In a recent Wall Street Journal article, it was reported that Millennium Health, the nation’s largest drug-testing laboratory, is negotiating a settlement of approximately $250 million over allegations that it billed the federal government for unnecessary tests, which included charging for “high-tech” tests meant to confirm the findings of cheaper, “simple” drug screenings even when those screenings produced normal results. The article focuses on the benefits and drawbacks of changing the Medicare payment system to discourage over-utilizing high-tech tests, and in doing so it overlooks a vital point: there is no reliable simple method for comprehensive drug monitoring. High-tech is the only option.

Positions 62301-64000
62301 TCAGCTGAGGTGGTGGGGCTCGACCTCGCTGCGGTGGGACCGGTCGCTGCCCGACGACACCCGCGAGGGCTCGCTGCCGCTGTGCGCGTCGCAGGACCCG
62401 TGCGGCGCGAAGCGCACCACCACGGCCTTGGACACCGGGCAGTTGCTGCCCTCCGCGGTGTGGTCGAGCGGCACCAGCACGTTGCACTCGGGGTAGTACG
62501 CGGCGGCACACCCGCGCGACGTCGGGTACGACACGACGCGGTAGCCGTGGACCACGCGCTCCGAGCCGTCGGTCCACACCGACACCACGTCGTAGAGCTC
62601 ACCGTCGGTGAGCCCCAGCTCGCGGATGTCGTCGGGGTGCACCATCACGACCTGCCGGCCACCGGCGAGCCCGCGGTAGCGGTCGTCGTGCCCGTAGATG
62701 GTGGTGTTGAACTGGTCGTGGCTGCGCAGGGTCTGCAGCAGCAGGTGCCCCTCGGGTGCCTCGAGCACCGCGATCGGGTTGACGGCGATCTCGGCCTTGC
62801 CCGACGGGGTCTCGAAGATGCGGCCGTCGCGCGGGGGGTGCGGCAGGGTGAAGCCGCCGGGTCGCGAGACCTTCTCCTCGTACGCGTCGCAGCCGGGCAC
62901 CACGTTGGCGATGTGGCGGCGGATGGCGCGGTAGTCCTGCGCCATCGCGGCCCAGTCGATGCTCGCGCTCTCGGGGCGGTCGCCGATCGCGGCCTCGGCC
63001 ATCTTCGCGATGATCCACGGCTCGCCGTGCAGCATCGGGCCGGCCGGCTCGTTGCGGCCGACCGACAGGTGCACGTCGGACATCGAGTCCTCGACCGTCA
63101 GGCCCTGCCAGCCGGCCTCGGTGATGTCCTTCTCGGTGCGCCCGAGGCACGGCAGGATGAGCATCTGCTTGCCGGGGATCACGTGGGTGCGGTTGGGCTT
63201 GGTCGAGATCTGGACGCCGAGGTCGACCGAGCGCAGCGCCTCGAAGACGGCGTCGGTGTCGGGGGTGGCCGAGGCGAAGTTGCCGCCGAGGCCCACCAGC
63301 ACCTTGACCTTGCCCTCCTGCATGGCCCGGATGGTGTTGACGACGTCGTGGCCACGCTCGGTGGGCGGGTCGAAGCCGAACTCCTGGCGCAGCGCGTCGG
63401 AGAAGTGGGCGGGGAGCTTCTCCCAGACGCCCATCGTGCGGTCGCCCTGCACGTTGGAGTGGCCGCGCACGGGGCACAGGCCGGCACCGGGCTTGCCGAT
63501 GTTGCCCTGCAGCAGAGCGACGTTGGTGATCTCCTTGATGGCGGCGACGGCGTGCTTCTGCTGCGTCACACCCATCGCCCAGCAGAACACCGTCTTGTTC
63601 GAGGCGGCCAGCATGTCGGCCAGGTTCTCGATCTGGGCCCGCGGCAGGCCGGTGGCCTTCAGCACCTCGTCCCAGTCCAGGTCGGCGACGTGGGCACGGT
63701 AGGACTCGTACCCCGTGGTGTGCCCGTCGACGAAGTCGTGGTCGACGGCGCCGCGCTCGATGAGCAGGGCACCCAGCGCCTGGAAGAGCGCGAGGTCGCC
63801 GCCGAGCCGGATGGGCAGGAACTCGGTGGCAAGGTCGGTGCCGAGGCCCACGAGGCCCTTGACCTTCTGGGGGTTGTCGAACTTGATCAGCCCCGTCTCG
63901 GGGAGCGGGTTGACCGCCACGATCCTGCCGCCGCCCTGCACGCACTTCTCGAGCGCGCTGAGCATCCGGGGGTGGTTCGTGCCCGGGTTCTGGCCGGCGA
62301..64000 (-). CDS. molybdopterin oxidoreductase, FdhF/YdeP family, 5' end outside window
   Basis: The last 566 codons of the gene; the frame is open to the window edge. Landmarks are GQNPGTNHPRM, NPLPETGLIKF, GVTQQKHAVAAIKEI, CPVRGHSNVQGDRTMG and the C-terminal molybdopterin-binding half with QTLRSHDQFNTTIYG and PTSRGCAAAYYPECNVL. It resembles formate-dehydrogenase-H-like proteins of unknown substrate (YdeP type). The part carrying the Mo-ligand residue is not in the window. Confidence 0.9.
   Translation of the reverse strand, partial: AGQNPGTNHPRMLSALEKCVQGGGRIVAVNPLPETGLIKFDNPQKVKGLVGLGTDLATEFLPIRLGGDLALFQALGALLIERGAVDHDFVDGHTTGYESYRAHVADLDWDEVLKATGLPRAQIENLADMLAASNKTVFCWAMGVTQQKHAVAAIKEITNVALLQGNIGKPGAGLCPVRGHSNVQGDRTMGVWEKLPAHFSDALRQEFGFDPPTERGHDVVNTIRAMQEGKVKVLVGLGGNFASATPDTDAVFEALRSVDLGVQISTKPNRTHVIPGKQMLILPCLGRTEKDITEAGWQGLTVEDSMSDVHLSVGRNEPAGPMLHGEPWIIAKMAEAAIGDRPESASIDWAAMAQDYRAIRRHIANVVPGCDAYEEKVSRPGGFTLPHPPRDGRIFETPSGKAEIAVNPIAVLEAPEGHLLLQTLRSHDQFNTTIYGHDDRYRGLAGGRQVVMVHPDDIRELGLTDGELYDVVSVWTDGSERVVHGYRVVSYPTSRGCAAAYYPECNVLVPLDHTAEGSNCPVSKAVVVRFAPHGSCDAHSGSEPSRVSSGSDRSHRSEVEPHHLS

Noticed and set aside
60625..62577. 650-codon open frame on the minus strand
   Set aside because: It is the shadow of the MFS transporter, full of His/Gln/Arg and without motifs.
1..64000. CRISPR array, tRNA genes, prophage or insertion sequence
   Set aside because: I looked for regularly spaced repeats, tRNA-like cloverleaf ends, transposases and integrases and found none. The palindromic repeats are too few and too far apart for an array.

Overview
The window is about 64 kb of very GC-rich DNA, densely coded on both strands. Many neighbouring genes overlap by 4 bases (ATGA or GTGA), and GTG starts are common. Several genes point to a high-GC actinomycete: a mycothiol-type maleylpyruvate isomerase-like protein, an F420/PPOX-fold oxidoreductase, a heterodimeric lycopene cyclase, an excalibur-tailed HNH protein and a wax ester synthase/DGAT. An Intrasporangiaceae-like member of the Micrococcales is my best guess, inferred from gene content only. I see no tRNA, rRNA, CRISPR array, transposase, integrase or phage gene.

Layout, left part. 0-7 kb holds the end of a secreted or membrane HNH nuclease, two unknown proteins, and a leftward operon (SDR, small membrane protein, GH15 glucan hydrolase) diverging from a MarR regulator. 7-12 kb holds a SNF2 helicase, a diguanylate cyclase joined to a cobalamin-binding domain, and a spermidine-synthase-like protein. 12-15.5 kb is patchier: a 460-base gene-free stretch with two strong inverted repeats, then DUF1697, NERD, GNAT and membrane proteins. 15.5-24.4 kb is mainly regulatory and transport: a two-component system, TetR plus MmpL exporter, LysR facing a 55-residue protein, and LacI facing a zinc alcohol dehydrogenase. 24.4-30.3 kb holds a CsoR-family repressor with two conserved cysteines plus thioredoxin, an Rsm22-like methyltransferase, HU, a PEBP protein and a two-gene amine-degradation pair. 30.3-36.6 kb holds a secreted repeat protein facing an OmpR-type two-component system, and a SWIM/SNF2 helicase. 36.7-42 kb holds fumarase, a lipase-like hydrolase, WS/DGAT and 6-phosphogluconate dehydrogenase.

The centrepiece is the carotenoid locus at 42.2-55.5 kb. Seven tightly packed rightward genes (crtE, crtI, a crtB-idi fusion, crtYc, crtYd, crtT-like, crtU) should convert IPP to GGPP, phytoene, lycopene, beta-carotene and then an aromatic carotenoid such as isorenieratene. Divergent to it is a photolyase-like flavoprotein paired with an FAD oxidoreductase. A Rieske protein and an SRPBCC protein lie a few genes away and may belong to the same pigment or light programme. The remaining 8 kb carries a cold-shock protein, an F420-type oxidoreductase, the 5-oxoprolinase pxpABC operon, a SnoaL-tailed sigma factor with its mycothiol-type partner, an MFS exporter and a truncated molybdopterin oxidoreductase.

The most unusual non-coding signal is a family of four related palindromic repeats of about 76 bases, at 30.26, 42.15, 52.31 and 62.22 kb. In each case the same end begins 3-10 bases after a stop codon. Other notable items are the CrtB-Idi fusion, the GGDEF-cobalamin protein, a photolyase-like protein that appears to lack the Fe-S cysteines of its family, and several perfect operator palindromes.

This blog is about automation, robotics, artificial intelligence and their role in laboratories and health care. There are some pretty big ideas behind that goal. Until recently, machines have only been able to replace human muscle. I am interested in how they can augment human brains (“replace” is another big open question). The rate at which technology is advancing is making it very hard to predict what will happen next. That does not stop people from trying: